Motorcycle Helmets May Be Hard On Hearing
July 29, 2011 by UPI - United Press International, Inc.
BATH, England, July 29 (UPI) — Motorcycle helmets may protect bikers’ brains but they also may contribute to hearing loss, researchers in Britain say.
Researchers at the University of Bath and Bath Spa University in England say the distinctive roar of a Harley’s engine is loud, but studies have revealed the biggest source of noise for motorcyclists is actually generated by air whooshing over the riders’ helmets. Even at legal speeds, the sound can exceed safe levels, the researchers say.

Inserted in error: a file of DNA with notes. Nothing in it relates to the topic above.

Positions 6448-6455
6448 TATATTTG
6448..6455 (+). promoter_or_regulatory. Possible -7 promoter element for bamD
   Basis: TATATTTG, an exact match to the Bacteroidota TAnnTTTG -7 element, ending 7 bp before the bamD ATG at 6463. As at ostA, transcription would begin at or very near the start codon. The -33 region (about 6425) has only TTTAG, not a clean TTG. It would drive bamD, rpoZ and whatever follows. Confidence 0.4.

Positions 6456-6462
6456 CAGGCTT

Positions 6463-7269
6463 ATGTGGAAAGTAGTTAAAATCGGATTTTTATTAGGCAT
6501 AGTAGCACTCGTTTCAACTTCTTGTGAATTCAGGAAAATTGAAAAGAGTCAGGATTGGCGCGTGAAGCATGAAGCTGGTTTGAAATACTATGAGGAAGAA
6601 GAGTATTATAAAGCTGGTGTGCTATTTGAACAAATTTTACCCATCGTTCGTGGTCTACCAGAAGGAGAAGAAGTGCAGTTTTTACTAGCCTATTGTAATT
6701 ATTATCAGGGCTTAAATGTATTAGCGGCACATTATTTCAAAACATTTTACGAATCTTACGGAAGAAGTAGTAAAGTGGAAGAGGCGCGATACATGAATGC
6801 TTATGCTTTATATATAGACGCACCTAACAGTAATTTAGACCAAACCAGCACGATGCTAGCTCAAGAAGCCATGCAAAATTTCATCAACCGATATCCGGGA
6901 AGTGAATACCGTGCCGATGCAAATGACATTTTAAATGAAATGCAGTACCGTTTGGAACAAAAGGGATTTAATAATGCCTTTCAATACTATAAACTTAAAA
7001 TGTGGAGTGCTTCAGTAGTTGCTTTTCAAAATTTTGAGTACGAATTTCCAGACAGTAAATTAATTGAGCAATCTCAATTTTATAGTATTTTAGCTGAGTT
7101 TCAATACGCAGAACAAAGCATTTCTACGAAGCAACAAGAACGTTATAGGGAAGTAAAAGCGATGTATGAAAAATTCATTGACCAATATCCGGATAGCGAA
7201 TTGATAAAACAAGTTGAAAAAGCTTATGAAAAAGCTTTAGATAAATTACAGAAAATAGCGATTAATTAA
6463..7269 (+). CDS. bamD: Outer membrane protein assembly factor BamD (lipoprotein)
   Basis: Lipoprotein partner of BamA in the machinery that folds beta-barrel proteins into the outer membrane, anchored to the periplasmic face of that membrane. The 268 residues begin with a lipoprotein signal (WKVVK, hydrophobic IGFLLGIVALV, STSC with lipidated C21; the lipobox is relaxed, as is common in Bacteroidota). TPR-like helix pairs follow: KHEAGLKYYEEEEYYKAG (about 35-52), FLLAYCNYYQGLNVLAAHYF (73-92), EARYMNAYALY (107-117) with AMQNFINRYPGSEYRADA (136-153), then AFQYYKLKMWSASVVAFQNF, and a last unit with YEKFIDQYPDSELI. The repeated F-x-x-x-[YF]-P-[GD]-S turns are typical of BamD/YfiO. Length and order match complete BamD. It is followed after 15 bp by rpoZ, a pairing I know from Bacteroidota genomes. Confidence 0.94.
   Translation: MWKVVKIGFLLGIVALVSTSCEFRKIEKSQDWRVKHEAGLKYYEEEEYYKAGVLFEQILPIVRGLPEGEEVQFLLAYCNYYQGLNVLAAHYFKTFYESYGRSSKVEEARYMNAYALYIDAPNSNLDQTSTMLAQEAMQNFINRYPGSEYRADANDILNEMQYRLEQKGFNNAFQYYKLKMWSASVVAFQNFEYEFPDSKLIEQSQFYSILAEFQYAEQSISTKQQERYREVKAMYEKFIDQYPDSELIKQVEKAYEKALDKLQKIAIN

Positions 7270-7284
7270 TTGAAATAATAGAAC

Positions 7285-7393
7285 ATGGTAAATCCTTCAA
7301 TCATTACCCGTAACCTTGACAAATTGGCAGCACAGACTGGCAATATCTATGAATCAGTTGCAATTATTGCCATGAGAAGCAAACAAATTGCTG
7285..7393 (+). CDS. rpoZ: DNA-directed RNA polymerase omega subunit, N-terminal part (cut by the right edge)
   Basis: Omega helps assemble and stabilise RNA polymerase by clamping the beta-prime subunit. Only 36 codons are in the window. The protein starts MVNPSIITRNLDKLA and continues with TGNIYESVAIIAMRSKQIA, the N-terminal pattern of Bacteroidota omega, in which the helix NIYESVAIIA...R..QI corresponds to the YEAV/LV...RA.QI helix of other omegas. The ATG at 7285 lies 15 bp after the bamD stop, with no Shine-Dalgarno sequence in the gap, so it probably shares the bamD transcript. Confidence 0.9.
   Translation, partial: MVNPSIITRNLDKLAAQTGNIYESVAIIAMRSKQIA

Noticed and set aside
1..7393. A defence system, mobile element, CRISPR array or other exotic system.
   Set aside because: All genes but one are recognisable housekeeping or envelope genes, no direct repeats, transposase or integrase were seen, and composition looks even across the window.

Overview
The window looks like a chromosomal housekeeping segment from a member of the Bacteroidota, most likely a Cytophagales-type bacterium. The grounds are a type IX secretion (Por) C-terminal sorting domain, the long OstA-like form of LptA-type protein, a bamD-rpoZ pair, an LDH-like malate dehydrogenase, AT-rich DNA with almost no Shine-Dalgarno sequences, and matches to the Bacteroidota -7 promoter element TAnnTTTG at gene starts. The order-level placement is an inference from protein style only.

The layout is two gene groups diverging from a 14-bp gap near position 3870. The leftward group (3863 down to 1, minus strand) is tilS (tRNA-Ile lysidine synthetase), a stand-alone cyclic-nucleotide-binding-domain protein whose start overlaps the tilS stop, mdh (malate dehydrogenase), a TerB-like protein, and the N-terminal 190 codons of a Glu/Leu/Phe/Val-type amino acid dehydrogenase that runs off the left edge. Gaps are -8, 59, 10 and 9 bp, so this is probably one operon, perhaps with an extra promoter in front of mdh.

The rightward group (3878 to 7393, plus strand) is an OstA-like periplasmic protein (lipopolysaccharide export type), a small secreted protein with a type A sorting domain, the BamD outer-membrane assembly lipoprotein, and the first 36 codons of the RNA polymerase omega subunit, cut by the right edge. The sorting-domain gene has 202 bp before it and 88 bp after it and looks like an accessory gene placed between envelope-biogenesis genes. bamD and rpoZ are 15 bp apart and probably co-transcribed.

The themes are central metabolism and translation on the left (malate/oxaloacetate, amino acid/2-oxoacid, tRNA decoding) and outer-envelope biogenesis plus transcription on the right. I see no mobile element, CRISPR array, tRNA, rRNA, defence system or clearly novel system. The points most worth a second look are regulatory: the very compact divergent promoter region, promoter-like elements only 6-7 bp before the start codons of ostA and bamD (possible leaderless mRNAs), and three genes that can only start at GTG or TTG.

The researchers placed motorcycles helmets atop mannequin heads, mounted them in a wind tunnel and turned on the fans. By placing microphones at various locations around the helmet and at the mannequin’s ear, the researchers found that an area underneath the helmet and near the chin bar is a significant source of the noise that reaches riders’ sensitive eardrums.
The team also investigated how helmet angle and wind speed affected the loudness.
The study, Aeroacoustic Sources of Motorcycle Helmet Noise, is accepted for publication in the Journal of the Acoustical Society of America.